The Network against Violence
Authors: Rede de Comunidades e Movimentos contra a Violência.
Translated by: Jessica Alves Thiebaut
Review: Maria Bernadete Morosini
1)The Network of Communities and Movements against Violence (better known as Network Against Violence) is a social movement that began its operation in the city of Rio de Janeiro in 2004, having as a basis the active participation of family members of State violence victims in the favelas.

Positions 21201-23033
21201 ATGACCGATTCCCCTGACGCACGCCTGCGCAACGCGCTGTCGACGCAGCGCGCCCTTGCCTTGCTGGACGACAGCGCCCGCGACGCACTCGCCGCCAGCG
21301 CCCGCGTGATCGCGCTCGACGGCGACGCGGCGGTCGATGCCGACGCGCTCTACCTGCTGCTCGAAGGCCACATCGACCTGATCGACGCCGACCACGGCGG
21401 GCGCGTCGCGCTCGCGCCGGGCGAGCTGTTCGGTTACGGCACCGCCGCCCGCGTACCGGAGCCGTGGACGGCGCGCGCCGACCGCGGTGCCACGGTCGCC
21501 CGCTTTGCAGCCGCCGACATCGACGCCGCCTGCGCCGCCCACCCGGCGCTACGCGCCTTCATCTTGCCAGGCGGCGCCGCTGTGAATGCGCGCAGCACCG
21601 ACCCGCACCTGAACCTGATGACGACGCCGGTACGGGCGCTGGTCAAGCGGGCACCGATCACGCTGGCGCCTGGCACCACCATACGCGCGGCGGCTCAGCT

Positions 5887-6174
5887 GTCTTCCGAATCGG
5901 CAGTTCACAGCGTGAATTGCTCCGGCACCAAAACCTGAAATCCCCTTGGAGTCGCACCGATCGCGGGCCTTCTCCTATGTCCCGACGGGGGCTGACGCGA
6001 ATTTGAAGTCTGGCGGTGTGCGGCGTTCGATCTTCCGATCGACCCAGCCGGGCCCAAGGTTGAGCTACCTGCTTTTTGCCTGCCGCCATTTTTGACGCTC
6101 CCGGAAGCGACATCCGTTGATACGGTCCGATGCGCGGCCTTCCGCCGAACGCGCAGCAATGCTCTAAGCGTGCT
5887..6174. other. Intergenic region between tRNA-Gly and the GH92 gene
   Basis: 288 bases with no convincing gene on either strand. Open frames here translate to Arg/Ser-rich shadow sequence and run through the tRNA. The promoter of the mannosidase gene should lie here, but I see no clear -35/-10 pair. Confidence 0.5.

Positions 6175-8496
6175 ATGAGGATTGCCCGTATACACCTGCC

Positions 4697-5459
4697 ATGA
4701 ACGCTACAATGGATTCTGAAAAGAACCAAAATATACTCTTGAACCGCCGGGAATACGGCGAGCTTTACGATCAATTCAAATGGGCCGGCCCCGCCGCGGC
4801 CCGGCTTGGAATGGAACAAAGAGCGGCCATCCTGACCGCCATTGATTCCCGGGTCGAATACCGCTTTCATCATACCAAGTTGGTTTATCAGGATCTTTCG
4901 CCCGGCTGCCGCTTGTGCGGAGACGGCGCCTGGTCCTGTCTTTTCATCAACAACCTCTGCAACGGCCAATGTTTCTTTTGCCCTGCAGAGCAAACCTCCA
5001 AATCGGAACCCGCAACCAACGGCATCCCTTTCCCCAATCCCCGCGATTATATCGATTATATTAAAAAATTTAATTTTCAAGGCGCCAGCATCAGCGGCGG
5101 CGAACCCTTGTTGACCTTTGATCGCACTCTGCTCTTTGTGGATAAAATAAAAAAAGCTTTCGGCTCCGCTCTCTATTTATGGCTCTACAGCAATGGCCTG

2)The Network against Violence began operating after the Massacre of Borel in April 2003, with the aim of reporting against institutional violence, welcoming and supporting families of those who had been executed by the military police, the civil police or by the army; supporting also the families of those deprived of their freedom or victims of enforced disappearance. 3)Since the first articulations the Network group has been developing and updating strategies to denounce Human Rights violations, demand justice, reclaim access to the city, and also, with public opinion in general, decriminalize and legitimate the efforts of residents of favelas against the State violence that affects them. 4)In its initial formation, the residents of the following favelas were participating in the Network Against Violence: Acari, Borel, Caju, Jacarezinho, Manguinhos, Maré, Rocinha, Pedreira, Providência and Vigário Geral; in addition to members of social movements such as Frente de Luta Popular, Centro de Cultura Proletária, Central de Movimentos Populares and the Hip-Hop Lutarmada Collective. 5)In the early years of operation the Network organized its political actions with three committees: the Victims and Families Support Committee, the Legal Committee and the Communication Committee. The Victims and Families Support Committee and the Legal Committee were composed by relatives of the victims of police brutality, and their activities were generally developed concomitantly after a police raid or operation, when any resident of the favela contacted a representative of these two committees. 6)The vast majority of these cases involved (as still do) one or more fatal victims and required legal advice. The Legal Committee members answered for this demand; recommending the procedures to be followed and offering to assist the victim's relatives along this process. This follow-up was then carried out by the two committees: while one in charge of the legal handling of cases, the other was dedicated to giving support to family members, making visits, and offering some kind of psychological assistance, when possible. 7)The Communication Committee was composed of both families of the victims and activists from other urban social movements that integrated the Network, as well as university students who over time were considered supporters of the movement. 8)This committee was responsible for writing materials such as flyers, public notes and reports of allegations of human rights violation with focus on summary execution cases, besides feeding the social movement's website which had been designed with the help of independent social communicators. 9)With the increase in demands and the difficulties inherent to the vast majority of social movements, the committees had to go through a process of reconfiguration. The Network Against Violence began to focus its attention on follow-up cases related to summary execution and enforced disappearance, assisting the families of victims of these cases, handling the complaints, and in the process of police investigation and legal proceedings. 10)The public report of the cases, also carried out through debates, movie exhibitions, organized marches and public demonstrations was unsteady for a while. However it was always known as one of the central priorities of the Network operations. 11)As of 2015, the Network Against Violence gathered resources to enable the psychological care of victm's families and since then the movement has been able to rely on the support of mental health professionals. 12)The Network took part in major activities such as: Launch of the documentary “Entre Muros e Favelas” at the 2005 World Social Forum; Campaign against Caveirão in Rio de Janeiro, in 2006; São Paulo’s Popular Tribunal, in 2008; March against Black People Genocide, in 2014; ENPOP - Open Meeting on Public Security and Human Rights in Rio de Janeiro, in 2013; and Three editions of the National Network of Mothers and Families of Victims of State Terrorism Meeting (the last one taking place this year, in Salvador).